Scaling down plans for a new transit hub in North Charleston is reasonable, given financial constraints and neighborhood concerns.
And nearby restaurants or food trucks could make up for the transit center restaurant that won’t be included.
But it’s a huge concern that light rail, if it is constructed in the future, would be unable to use the center. The site of the Amtrak station is not near where light rail is planned to move along Rivers Avenue.
That shortcoming seems particularly glaring in light of an ongoing Berkeley-Charleston-Dorchester Council of Governments study of potential mass transit alternatives along Interstate 26 between Summerville and downtown Charleston.
The COG is currently analyzing light rail, commuter rail and bus rapid transit, among other possible options. A final plan should be ready by the end of the year.
Moving forward too quickly with the transportation hub, without considering a future mass transit system, would be a serious oversight.
In 2002, a site on Montague Avenue was purchased, and plans were made for a transit center capable of accommodating light rail along with Amtrak, interstate buses, CARTA buses and cabs.
Money was raised and being spent on the hub when it was discovered that the center would be unable to serve Amtrak, without an expensive revision. So the plan was ditched, and $3.7 million in federal funds were forfeited.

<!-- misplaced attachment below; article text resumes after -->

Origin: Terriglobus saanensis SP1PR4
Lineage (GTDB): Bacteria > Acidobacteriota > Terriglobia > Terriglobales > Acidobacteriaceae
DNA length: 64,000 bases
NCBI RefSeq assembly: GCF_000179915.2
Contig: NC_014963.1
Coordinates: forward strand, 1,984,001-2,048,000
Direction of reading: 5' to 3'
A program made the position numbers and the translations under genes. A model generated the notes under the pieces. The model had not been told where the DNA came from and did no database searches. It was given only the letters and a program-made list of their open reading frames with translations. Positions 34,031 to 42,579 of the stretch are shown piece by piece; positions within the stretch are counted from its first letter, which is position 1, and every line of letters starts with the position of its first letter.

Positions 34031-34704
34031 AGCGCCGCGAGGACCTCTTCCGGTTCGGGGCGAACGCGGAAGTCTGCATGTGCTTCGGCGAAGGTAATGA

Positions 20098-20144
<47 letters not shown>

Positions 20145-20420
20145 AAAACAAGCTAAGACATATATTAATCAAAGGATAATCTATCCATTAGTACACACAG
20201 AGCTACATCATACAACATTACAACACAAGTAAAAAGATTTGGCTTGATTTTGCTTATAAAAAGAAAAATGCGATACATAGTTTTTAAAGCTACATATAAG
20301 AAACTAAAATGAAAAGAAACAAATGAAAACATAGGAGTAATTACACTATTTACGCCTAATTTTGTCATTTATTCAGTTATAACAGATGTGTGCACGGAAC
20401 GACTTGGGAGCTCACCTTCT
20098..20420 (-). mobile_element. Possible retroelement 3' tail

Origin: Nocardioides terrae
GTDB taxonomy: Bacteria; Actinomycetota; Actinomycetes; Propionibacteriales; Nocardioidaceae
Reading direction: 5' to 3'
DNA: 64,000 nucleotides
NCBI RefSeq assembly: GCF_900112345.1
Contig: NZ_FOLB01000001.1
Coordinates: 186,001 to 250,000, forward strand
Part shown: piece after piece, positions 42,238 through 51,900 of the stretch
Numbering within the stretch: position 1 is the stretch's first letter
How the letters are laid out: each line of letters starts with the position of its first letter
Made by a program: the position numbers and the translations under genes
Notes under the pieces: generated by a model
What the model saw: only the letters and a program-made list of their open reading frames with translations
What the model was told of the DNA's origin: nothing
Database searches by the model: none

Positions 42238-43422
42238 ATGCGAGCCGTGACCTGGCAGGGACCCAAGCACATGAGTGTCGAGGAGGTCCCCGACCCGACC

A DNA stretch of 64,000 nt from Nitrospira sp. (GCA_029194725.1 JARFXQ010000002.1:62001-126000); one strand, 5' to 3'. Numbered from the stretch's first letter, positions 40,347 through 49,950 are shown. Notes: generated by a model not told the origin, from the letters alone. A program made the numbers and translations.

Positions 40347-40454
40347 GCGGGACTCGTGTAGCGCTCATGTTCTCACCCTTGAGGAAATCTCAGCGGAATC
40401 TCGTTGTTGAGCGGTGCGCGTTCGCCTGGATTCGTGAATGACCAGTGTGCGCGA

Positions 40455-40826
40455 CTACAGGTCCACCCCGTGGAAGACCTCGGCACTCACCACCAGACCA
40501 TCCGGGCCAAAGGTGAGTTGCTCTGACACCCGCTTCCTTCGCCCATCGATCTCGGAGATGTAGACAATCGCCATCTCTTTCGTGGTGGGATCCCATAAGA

That costly mistake sent CARTA and North Charleston officials scrambling for a substitute site.
Certainly, North Charleston’s plans would be a vast improvement over the dated, unattractive station that Amtrak now uses. A new, attractive facility would provide a much more suitable welcome for residents and visitors arriving by train or bus.
But the area has too long planned for the short term. It is time to look toward the future of transportation, which simply must include more mass transit within the state and the region.
Roads and highways are already crowded, and the area is growing fast.
North Charleston has been assured by CARTA, Amtrak and the Southeastern Stages bus company that the facility will meet their needs for the next 50 years.
And Liberty Hill neighbors appear satisfied with the much smaller center (from 32,000 square feet to 14,217) plus the promise of city help with revitalization.
But building a $14.5 million transit center that might be obsolete in the near term is questionable at best. Or does the decision signal an abandonment of the light rail concept?